Failed ad campaigns, and failed products mostly happen when business do not know their audience. They are the result of poor audience knowledge and implementation. Of course, knowing your audience doesn’t automatically give you a magical wand for sales success. Sales might fail if other aspects like marketing, market timing, and product design implementation go wrong. However, a customer-centric philosophy just minimizes the risk of failure. Testing a product idea or ad prototype with a test segment of your audience can save your business from the risk of launching an untested idea. It is gravely expensive to launch an offer nobody wants. In fact, getting such feedback early can help you know whether it’s the product or how your team is selling the product.
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2. Start a survey to know your audience
Surveys bring audience-informed feedback. Except you intend to purchase your own products, a survey can use audience votes, polls, and opinions to validate your product idea. Surveys are never going out of trend. They let you know your audience by exploring their submissions. But what makes surveys effective is how teams interpret and use them. They can help your team highlight other areas your competitors may not be looking at. Perhaps, those might be the gaps your business needs to fill in the market rather than sell something people may not need.
One of the issues with traditional business models was their product-focused approach to sales. The problems most companies at the time tackled were more social than individual-based. This was understandable as industrialization was still growing and production had to be massive to maximize investment. Worthy mentions are the product revolutions started by the Henry Fords and their cars and Thomas Edisons and their light bulbs. This approach allowed businesses to manufacture and ship massively to the people. Plus the products were one-size fits all. As time went by, marketing teams began to step in. Their jobs were to make these products more attractive and appealing to the customers in fine packages and wrappers. The customer’s considerations were an afterthought in the era.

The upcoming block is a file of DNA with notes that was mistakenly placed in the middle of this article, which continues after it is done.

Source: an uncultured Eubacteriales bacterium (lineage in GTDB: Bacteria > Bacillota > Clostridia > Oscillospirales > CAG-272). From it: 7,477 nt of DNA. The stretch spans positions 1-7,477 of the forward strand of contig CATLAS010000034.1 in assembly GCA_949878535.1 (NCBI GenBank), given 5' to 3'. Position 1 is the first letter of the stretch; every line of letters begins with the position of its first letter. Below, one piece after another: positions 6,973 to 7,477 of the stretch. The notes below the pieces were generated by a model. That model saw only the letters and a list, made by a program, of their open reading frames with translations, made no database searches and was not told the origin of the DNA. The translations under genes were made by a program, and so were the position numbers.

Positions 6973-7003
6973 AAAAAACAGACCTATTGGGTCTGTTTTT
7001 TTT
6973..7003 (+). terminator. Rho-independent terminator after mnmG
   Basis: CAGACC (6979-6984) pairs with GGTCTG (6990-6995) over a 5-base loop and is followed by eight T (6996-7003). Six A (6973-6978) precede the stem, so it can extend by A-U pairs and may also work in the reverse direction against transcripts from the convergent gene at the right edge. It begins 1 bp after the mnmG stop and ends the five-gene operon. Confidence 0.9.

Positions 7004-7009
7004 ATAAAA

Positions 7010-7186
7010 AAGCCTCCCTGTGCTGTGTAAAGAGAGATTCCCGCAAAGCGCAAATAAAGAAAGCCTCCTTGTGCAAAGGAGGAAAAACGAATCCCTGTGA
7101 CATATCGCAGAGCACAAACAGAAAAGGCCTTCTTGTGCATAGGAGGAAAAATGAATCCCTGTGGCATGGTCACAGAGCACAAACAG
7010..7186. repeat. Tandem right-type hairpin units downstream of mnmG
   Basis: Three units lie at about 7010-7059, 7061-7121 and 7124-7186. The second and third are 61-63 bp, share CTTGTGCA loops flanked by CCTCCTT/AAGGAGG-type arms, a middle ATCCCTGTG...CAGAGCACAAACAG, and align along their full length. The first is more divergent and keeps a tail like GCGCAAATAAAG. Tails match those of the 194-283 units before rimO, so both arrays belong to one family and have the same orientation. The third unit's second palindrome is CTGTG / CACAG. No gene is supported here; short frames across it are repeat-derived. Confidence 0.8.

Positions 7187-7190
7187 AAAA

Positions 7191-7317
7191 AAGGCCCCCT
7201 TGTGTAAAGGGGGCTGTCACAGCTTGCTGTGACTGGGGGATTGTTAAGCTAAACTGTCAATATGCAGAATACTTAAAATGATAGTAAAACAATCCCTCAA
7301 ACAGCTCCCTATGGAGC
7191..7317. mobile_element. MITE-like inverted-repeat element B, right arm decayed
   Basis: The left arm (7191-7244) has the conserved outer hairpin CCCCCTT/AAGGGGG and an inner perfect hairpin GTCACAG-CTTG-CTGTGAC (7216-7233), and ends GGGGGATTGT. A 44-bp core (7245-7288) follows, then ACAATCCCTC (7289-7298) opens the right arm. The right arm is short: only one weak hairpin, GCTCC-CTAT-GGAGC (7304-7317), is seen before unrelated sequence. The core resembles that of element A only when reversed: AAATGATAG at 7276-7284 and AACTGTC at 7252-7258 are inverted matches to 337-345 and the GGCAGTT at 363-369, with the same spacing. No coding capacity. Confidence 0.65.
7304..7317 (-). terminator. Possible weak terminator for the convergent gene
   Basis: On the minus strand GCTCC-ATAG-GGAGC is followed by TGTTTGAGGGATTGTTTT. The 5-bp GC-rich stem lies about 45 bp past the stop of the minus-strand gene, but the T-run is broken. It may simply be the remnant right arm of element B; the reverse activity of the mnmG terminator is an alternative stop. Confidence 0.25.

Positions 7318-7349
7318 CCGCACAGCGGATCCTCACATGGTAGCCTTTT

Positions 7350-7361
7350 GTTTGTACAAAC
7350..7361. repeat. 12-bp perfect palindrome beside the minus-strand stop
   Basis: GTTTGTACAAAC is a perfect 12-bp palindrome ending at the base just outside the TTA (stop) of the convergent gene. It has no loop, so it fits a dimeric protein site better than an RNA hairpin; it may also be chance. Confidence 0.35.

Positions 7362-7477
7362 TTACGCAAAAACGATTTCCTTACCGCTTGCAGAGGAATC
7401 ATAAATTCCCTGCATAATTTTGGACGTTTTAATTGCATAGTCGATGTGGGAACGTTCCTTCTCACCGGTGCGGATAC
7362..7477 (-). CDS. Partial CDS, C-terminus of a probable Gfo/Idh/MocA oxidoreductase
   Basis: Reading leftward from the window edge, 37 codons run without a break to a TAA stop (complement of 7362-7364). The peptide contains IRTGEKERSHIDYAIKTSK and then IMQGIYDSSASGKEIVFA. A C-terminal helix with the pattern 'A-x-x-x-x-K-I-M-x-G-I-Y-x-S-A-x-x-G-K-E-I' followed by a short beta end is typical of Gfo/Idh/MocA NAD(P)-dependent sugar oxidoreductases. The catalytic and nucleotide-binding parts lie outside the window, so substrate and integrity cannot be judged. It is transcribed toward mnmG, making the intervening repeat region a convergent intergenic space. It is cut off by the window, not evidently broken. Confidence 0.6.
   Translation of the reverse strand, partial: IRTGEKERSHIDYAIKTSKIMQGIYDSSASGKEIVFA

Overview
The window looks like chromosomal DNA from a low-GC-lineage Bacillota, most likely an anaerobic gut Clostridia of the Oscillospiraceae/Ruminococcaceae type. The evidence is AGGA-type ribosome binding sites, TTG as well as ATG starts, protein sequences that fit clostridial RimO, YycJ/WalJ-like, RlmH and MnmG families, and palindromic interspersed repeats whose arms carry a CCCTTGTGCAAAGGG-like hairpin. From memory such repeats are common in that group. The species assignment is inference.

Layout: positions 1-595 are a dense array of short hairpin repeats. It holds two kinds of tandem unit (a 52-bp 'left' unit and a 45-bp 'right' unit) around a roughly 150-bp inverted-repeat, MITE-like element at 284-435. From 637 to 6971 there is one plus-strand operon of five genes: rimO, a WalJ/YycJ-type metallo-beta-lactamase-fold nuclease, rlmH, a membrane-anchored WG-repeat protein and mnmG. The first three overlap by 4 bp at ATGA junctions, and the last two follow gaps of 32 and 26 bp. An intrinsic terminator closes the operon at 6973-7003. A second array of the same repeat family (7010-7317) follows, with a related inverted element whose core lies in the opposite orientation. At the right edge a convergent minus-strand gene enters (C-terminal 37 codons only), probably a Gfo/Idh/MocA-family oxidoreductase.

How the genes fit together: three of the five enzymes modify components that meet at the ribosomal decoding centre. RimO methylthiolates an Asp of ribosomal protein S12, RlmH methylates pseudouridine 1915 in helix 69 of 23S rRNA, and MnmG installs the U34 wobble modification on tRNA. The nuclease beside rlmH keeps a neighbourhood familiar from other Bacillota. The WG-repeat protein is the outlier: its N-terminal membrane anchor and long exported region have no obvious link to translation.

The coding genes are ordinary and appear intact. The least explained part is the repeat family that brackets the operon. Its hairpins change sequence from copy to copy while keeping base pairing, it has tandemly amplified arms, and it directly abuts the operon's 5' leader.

Now in the modern era, we have more research-backed developments and even insight-based products like Apple and Amazon. These products focused on people’s behaviors and how to design products that appealed to their problems and desires. Business leaders are willing to fail and retest their ideas till it proved effective. When Steve Wozniak and Steve Jobs launched their series of Apple computers in the 70s the world would see something revolutionary. Businesses can reach newer and even unprecedented heights when they learn from customer insights and industry-backed surveys or build on the lessons from existing products.